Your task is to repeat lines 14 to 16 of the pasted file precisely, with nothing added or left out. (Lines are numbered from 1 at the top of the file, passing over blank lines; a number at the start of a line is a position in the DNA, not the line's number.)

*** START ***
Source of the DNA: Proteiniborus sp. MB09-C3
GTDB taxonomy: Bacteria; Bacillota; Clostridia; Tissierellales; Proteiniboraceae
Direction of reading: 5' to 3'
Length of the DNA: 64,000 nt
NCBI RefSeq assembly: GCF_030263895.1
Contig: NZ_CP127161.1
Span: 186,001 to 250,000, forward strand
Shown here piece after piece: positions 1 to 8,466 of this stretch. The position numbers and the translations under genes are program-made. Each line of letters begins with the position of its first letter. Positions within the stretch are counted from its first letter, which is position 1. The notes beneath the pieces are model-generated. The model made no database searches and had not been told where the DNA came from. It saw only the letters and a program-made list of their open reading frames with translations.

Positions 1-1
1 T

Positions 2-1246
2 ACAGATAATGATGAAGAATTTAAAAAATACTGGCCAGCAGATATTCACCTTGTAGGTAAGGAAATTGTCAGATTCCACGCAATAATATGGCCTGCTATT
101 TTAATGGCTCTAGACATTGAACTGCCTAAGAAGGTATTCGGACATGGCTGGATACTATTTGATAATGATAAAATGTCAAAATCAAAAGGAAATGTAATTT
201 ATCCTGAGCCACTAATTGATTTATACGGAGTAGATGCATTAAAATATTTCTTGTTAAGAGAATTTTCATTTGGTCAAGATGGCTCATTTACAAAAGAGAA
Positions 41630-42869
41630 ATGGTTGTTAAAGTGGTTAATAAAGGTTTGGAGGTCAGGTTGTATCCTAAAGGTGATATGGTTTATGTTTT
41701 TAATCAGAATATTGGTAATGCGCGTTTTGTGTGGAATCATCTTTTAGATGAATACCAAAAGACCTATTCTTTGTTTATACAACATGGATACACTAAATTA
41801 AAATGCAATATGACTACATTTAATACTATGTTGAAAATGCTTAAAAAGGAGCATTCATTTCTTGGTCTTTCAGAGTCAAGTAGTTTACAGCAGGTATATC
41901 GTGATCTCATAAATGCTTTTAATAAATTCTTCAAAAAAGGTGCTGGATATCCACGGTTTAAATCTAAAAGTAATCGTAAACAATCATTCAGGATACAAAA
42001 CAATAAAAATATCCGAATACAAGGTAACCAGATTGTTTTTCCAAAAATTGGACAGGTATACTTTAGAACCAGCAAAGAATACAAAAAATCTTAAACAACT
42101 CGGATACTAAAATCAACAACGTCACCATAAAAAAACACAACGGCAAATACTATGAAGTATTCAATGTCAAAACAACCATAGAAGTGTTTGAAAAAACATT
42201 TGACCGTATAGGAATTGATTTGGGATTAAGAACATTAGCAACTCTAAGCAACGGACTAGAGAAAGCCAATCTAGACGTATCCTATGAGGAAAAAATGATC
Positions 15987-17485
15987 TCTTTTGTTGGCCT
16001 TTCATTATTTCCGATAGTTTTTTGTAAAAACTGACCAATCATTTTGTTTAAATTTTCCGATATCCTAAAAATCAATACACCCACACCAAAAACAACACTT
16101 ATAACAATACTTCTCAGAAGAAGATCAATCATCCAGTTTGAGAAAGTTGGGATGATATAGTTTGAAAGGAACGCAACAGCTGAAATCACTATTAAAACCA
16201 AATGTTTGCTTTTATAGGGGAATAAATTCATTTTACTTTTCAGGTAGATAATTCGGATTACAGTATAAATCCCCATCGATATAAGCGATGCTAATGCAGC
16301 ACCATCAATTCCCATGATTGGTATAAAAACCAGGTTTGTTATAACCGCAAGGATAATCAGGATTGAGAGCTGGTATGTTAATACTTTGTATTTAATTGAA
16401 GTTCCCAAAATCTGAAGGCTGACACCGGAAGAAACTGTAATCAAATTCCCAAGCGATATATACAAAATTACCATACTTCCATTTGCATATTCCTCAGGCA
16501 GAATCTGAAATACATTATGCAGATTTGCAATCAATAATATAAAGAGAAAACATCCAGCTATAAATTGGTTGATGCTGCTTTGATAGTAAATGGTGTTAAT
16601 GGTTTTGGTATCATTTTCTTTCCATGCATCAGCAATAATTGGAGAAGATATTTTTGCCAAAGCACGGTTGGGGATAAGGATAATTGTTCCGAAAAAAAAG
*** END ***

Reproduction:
201 ATCCTGAGCCACTAATTGATTTATACGGAGTAGATGCATTAAAATATTTCTTGTTAAGAGAATTTTCATTTGGTCAAGATGGCTCATTTACAAAAGAGAA
Positions 41630-42869
41630 ATGGTTGTTAAAGTGGTTAATAAAGGTTTGGAGGTCAGGTTGTATCCTAAAGGTGATATGGTTTATGTTTT